The standard, 'serious' Linux paradigm can give a false sense of security, as well as being quite frustrating at times, with its denial of access (whose computer?). It therefore becomes necessary to run many applications as 'root', even whilst connected to the www. Incidentally, I have used a 'live' Puppy to tear apart a Debian-based install that I had made deliberately 'over-secure'. I have also done the same with KolibriOS ('Hummingbird OS'), which is written in ~100% ASM, & doesn't recognise the alleged 'defences'. As an example, on an external storage medium, formatted to ext4, the 'lost & found' folder is locked to most Linuxen, but not to a Puppy.
In any case (AFAIK) the most vulnerable potential attack/contamination vector/application, the web-browser, usually does not run as 'root'. For security, there are private browsing mode, https, and of course, firewalls, and web-browser firewalls (on top), not to forget the mighty BleachBit cleaner.
Regarding the lack of updates, in my experience, MSW is constantly updated/patched, yet is apparently the least secure system of all; rolling-release Linuxen, with their constant patching, break within about a week or so; LTS Linuxen with relatively few updates, 'just work'; so the relative lack of updates in Puppy (depending on the version) may be a false area of concern, one that seriously bothered me until I found out a bit more.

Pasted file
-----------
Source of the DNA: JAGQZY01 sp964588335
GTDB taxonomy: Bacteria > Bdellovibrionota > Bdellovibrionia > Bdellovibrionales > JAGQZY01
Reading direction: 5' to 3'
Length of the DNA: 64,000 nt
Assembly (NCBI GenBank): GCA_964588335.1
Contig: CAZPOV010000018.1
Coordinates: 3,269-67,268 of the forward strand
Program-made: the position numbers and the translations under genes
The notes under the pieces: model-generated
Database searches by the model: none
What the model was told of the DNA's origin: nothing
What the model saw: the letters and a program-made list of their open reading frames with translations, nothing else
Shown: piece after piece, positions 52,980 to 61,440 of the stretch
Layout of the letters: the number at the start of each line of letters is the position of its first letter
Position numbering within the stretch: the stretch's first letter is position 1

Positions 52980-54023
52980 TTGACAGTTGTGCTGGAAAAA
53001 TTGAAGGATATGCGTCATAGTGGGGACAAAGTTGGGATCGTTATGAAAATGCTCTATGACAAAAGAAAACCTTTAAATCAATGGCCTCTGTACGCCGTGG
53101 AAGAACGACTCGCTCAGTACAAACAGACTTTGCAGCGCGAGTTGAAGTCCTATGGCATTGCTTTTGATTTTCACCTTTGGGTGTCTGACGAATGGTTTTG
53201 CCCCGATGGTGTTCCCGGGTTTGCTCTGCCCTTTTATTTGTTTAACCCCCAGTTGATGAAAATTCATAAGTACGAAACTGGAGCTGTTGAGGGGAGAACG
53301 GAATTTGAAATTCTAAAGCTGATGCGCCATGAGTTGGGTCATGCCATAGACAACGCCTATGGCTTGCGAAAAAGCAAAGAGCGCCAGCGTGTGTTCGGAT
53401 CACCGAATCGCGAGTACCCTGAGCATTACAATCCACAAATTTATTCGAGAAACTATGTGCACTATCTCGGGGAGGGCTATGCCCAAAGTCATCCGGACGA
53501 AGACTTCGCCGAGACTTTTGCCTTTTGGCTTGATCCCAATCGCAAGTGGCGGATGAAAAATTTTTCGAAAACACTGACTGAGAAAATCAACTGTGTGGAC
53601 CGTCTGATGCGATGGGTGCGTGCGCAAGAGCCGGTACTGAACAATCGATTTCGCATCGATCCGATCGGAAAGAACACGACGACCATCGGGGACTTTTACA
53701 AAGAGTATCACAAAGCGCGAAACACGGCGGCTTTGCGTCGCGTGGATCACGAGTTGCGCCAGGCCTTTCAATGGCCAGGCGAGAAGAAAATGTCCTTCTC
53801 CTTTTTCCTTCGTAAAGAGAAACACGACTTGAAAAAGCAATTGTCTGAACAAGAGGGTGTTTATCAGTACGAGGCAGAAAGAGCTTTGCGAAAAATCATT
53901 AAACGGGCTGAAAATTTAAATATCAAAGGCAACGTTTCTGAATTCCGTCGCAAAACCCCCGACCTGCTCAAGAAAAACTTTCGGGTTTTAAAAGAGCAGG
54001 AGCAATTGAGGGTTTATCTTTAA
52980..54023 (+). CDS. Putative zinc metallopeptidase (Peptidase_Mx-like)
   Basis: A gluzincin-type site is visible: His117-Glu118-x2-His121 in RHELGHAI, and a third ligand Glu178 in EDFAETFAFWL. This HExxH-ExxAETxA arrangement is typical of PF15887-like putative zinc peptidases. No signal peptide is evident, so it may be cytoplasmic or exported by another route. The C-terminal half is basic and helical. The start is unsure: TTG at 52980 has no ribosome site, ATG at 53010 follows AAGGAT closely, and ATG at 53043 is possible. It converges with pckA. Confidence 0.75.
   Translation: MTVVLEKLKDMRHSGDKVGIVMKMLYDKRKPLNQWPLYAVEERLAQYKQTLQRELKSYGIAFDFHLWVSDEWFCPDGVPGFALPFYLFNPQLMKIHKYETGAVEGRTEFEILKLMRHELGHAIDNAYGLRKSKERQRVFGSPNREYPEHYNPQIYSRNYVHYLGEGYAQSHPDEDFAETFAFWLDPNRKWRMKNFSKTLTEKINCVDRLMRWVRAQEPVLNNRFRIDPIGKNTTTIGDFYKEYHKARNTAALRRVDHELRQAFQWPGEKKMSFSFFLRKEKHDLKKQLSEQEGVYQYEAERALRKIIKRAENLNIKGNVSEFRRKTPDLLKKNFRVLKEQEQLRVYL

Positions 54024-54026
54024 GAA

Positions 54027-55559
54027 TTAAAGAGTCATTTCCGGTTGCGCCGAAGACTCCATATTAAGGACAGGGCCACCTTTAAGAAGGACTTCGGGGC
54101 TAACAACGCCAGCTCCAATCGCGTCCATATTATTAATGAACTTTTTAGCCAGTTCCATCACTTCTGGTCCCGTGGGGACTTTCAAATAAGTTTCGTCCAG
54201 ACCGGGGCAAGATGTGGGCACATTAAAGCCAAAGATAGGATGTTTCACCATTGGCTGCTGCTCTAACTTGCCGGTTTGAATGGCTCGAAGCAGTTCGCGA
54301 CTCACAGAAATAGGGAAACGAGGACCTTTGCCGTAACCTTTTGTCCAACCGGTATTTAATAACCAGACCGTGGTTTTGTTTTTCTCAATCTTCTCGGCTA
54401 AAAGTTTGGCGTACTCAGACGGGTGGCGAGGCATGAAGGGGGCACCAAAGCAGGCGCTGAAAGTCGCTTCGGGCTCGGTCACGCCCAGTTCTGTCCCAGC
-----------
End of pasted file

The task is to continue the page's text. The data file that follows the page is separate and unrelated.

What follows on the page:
An important security feature of Puppy is that (in a 'frugal' installation, which is preferred/recommended) each session can be either saved or not, to either a standard or unique file, so it's possible to run 'bespoke' sessions for specific purposes, requiring logout/login to return to 'normal' use. Restricted user accounts can also be added, for specific purposes. Given that a frugal install is effectively a 'live' system, Puppy may actually be more secure than 'normal' Linuxen, if used correctly.
Finally, never join a forum that demands registration, always use a 'ghost' email address.